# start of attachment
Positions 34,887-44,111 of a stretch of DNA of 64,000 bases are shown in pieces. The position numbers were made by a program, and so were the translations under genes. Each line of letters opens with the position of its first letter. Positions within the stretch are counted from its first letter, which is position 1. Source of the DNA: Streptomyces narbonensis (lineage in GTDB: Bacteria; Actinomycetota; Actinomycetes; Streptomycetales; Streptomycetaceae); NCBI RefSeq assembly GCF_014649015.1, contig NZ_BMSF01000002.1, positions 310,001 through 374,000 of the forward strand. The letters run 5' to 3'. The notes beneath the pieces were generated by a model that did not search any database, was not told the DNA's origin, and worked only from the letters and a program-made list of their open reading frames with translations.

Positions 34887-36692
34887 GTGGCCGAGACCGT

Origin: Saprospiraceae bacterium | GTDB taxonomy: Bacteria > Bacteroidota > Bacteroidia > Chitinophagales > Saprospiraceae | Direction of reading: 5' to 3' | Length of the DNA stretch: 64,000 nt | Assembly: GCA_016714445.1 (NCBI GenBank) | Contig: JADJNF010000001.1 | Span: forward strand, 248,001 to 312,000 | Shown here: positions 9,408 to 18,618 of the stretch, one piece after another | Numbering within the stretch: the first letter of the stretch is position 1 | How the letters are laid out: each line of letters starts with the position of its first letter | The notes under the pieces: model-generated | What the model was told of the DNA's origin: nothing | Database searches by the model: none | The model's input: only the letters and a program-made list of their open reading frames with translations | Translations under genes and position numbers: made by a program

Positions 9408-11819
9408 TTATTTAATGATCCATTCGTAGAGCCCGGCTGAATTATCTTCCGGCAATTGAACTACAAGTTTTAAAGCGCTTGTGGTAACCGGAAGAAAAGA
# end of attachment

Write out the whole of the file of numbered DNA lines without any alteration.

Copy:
Positions 34,887-44,111 of a stretch of DNA of 64,000 bases are shown in pieces. The position numbers were made by a program, and so were the translations under genes. Each line of letters opens with the position of its first letter. Positions within the stretch are counted from its first letter, which is position 1. Source of the DNA: Streptomyces narbonensis (lineage in GTDB: Bacteria; Actinomycetota; Actinomycetes; Streptomycetales; Streptomycetaceae); NCBI RefSeq assembly GCF_014649015.1, contig NZ_BMSF01000002.1, positions 310,001 through 374,000 of the forward strand. The letters run 5' to 3'. The notes beneath the pieces were generated by a model that did not search any database, was not told the DNA's origin, and worked only from the letters and a program-made list of their open reading frames with translations.

Positions 34887-36692
34887 GTGGCCGAGACCGT

Origin: Saprospiraceae bacterium | GTDB taxonomy: Bacteria > Bacteroidota > Bacteroidia > Chitinophagales > Saprospiraceae | Direction of reading: 5' to 3' | Length of the DNA stretch: 64,000 nt | Assembly: GCA_016714445.1 (NCBI GenBank) | Contig: JADJNF010000001.1 | Span: forward strand, 248,001 to 312,000 | Shown here: positions 9,408 to 18,618 of the stretch, one piece after another | Numbering within the stretch: the first letter of the stretch is position 1 | How the letters are laid out: each line of letters starts with the position of its first letter | The notes under the pieces: model-generated | What the model was told of the DNA's origin: nothing | Database searches by the model: none | The model's input: only the letters and a program-made list of their open reading frames with translations | Translations under genes and position numbers: made by a program

Positions 9408-11819
9408 TTATTTAATGATCCATTCGTAGAGCCCGGCTGAATTATCTTCCGGCAATTGAACTACAAGTTTTAAAGCGCTTGTGGTAACCGGAAGAAAAGA